Other last-minute arrivals in the 32 are teenager Sloane Stephens and Mona Barthel, both courtesy of semi finishes in Auckland last week.

The draw for Australian Open 2013 is at 10am on Friday (11pm GMT).

Men’s seeds

1. Novak Djokovic
2. Roger Federer
3. Andy Murray
4. David Ferrer
5. Tomas Berdych
6. Juan Martin Del Potro
7. Jo-Wilfried Tsonga
8. Janko Tipsarevic
9. Richard Gasquet
10. Nicolas Almagro
11. Juan Monaco
12. John Isner
13. Marin Cilic
14. Milos Raonic
15. Gilles Simon
16. Stanislas Wawrinka
17. Kei Nishikori
18. Philipp Kohlschreiber
19. Alexandr Dolgopolov
20. Tommy Haas
21. Sam Querrey
22. Andreas Seppi
23. Fernando Verdasco
24. Mikhail Youzhny
25. Jerzy Janowicz
26. Florian Mayer
27. Jurgen Melzer
28. Martin Klizan
29. Marcos Baghdatis
30. Thomaz Bellucci
31. Radek Stepanek
32. Granollers

Women’s seeds

1. Victoria Azarenka
2. Maria Sharapova
3. Serena Williams
4. Agnieszka Radwanska
5. Angelique Kerber
6. Li Na
7. Sara Errani
8. Petra Kvitova
9. Samantha Stosur
10. Caroline Wozniacki
11. Marion Bartoli
12. Nadia Petrova
13. Ana Ivanovic
14. Maria Kirilenko
15. Dominika Cibulkova
16. Roberta Vinci
17. Lucie Safarova
18. Julia Goerges
19. Ekaterina Makarova
20. Yanina Wickmayer
21. Varvara Lepchenko
22. Jelena Jankovic
23. Klara Zakopalova
24. Anastasia Pavlyuchenkova
25. Venus Williams
26. Su-Wei Hsieh
27. Sorana Cirstea
28 Yaroslava Shvedova
29 Sloane Stephens
30 Tamira Paszek
31 Urszula Radwanska
32 Mona Barthel

MORE:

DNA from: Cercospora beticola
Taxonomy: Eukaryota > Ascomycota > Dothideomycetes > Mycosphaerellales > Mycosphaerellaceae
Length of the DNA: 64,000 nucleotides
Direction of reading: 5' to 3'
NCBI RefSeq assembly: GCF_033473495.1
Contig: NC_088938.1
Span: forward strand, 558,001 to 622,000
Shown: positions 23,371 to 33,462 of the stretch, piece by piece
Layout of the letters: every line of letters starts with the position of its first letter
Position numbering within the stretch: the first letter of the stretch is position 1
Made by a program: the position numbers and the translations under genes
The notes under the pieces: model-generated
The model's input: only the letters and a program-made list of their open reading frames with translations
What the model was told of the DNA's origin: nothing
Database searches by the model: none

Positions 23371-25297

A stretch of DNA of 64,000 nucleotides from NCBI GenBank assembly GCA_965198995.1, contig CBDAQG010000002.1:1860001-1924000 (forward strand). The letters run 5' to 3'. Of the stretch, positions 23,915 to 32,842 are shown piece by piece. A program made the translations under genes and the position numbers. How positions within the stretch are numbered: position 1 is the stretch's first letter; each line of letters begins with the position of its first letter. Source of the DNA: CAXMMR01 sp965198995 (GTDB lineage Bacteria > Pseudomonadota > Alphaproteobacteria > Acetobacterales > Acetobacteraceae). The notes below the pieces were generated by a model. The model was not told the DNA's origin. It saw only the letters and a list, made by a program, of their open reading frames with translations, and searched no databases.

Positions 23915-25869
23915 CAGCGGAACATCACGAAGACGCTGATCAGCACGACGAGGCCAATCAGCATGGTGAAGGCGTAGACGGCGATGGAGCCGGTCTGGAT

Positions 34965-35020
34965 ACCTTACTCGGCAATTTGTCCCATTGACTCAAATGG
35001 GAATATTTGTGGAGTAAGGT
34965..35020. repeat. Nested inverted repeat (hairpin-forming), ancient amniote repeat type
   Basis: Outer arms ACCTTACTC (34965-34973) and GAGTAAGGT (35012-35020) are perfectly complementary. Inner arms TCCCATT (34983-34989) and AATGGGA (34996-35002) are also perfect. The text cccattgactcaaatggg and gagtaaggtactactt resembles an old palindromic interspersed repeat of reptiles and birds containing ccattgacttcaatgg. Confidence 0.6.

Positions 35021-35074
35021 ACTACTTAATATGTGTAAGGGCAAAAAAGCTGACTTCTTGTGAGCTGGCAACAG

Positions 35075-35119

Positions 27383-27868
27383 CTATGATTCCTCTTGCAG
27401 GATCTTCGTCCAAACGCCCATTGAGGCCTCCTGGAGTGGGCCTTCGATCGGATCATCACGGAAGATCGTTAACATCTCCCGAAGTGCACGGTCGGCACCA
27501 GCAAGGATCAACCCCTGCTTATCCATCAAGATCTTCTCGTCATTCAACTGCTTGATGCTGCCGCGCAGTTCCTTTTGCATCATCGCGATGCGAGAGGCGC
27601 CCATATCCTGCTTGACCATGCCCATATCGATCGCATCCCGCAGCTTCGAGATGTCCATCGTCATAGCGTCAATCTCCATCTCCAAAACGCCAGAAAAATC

MORE: Have your say on Facebook

MORE: The latest football news

MORE: The latest tennis news

The Sport Review
Friendly rivals Rafael Nadal and Roger Federer celebrate ‘the great memories we shared’
The Sport Review
Top 50 most stylish footballers in the world in 2017: Arsenal, Man United, Chelsea, Liverpool stars feature
The Sport Review
Top 40 Muslim footballers: Arsenal, Chelsea, Liverpool and Man United stars feature
The Sport Review
Top 25 footballers’ cars: Arsenal, Chelsea, Liverpool and Real Madrid players feature
The Sport Review
Top 20 Nigerian footballers in Premier League: Arsenal, Chelsea, Liverpool stars feature
The Sport Review
Arsenal player wages 2017: Do you know how much Xhaka, Ozil and Coquelin earn each week?
The Sport Review
Lineker sends message to Arsenal fans after 5-2 win over Everton
The Sport Review
Jose Mourinho confirms return of key Man United star for Tottenham clash
The Sport Review
Gary Neville pinpoints where Man United need to improve